A current review of COVID-19 for the cardiovascular specialist

A current review of COVID-19 for the cardiovascular specialist
Joshua P. Lang, MD,a Xiaowen Wang, MD,a Filipe A. Moura, MD, PhD,a Hasan K. Siddiqi, MD,a David A. Morrow, MD, MPH,a,b and Erin A. Bohula, MD, DPhila,b,⁎
a Cardiovascular Division, Department of Medicine, Brigham and Women’s Hospital, Harvard Medical School, Boston, MA
b Critical Care Cardiology Section, Brigham and Women’s Hospital, Harvard Medical School, Boston, MA
⁎Reprint requests: Erin A. Bohula, MD, DPhil, Cardiovascular Division, Brigham and Women’s Hospital, 60 Fenwood Rd, Suite 7022, Boston, MA 02115. ude.dravrah.hwb@aluhobe
Abstract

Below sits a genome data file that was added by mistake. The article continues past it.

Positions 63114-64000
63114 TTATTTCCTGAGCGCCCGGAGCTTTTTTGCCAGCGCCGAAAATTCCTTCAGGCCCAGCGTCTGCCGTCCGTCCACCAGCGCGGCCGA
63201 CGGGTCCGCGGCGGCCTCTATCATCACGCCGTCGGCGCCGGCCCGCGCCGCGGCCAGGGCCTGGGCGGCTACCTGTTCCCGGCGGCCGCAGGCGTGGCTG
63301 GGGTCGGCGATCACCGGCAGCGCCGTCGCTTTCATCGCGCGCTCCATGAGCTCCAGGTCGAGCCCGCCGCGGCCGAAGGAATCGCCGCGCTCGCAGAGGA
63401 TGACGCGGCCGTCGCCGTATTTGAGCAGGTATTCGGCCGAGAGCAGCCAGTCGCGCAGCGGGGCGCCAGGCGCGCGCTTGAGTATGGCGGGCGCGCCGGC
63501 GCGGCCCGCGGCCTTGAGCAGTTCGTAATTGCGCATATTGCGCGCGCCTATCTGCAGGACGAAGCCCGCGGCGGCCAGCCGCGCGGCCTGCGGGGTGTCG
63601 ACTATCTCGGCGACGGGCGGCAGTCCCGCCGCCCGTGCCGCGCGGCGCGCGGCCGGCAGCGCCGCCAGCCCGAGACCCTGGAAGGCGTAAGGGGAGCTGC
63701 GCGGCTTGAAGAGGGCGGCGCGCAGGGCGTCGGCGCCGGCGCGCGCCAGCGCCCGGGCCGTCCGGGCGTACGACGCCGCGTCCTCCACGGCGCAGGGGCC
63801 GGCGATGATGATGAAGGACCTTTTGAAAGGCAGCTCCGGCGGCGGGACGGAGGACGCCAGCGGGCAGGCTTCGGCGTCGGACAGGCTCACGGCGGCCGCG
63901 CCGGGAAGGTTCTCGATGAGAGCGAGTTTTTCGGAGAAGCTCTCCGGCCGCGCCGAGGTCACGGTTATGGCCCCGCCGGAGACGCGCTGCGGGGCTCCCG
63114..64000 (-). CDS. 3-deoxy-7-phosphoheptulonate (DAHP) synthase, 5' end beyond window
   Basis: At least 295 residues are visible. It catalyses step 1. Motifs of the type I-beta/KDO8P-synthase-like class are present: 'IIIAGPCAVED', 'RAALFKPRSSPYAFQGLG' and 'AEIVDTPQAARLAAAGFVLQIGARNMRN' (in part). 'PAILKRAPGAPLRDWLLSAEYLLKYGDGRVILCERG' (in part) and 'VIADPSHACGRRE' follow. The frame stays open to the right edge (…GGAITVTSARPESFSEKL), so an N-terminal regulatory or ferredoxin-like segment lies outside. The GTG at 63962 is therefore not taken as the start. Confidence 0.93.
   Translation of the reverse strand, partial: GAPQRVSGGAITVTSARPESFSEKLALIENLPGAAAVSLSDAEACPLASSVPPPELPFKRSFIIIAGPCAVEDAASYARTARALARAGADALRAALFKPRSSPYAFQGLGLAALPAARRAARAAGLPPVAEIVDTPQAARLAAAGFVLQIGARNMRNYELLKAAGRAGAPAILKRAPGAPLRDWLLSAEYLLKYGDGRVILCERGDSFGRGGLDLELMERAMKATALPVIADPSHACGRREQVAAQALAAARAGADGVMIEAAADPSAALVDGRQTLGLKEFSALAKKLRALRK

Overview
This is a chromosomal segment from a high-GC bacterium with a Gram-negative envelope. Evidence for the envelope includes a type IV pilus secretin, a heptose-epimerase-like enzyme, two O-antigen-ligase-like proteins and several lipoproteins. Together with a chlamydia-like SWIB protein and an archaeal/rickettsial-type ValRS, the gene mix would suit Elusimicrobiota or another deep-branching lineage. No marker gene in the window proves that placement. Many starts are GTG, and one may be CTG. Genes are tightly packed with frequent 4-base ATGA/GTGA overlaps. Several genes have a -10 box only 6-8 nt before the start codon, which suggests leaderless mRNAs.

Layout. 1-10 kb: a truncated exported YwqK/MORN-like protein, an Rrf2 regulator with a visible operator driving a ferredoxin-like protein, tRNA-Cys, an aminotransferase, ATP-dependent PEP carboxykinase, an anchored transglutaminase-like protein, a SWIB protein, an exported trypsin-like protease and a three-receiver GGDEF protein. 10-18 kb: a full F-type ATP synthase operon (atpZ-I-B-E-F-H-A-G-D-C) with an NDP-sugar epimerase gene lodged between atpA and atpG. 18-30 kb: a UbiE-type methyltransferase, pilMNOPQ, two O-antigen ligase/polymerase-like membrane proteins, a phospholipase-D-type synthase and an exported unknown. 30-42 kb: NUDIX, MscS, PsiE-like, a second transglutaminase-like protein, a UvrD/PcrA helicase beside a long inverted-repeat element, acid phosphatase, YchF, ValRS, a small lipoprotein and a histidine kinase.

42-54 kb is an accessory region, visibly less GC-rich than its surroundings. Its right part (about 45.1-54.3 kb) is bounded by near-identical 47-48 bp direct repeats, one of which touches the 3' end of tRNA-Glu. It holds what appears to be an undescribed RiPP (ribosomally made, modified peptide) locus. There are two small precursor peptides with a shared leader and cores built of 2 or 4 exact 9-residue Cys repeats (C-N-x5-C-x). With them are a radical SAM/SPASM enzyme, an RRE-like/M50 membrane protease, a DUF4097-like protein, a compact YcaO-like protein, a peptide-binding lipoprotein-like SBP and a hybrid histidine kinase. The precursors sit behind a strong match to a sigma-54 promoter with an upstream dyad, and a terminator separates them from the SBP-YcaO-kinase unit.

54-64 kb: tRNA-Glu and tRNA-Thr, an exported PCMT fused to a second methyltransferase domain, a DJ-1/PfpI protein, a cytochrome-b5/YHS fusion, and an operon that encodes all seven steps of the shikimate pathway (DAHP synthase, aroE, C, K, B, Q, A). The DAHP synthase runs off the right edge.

Although coronavirus disease 2019 (COVID-19) predominantly disrupts the respiratory system, there is accumulating experience that the disease, particularly in its more severe manifestations, also affects the cardiovascular system. Cardiovascular risk factors and chronic cardiovascular conditions are prevalent among patients affected by COVID-19 and associated with adverse outcomes. However, whether pre-existing cardiovascular disease is an independent determinant of higher mortality risk with COVID-19 remains uncertain. Acute cardiac injury, manifest by increased blood levels of cardiac troponin, electrocardiographic abnormalities, or myocardial dysfunction, occurs in up to ~60% of hospitalized patients with severe COVID-19. Potential contributors to acute cardiac injury in the setting of COVID-19 include (1) acute changes in myocardial demand and supply due to tachycardia, hypotension, and hypoxemia resulting in type 2 myocardial infarction; (2) acute coronary syndrome due to acute atherothrombosis in a virally induced thrombotic and inflammatory milieu; (3) microvascular dysfunction due to diffuse microthrombi or vascular injury; (4) stress-related cardiomyopathy (Takotsubo syndrome); (5) nonischemic myocardial injury due to a hyperinflammatory cytokine storm; or (6) direct viral cardiomyocyte toxicity and myocarditis. Diffuse thrombosis is emerging as an important contributor to adverse outcomes in patients with COVID-19. Practitioners should be vigilant for cardiovascular complications of COVID-19. Monitoring may include serial cardiac troponin and natriuretic peptides, along with fibrinogen, D-dimer, and inflammatory biomarkers. Management decisions should rely on the clinical assessment for the probability of ongoing myocardial ischemia, as well as alternative nonischemic causes of injury, integrating the level of suspicion for COVID-19.
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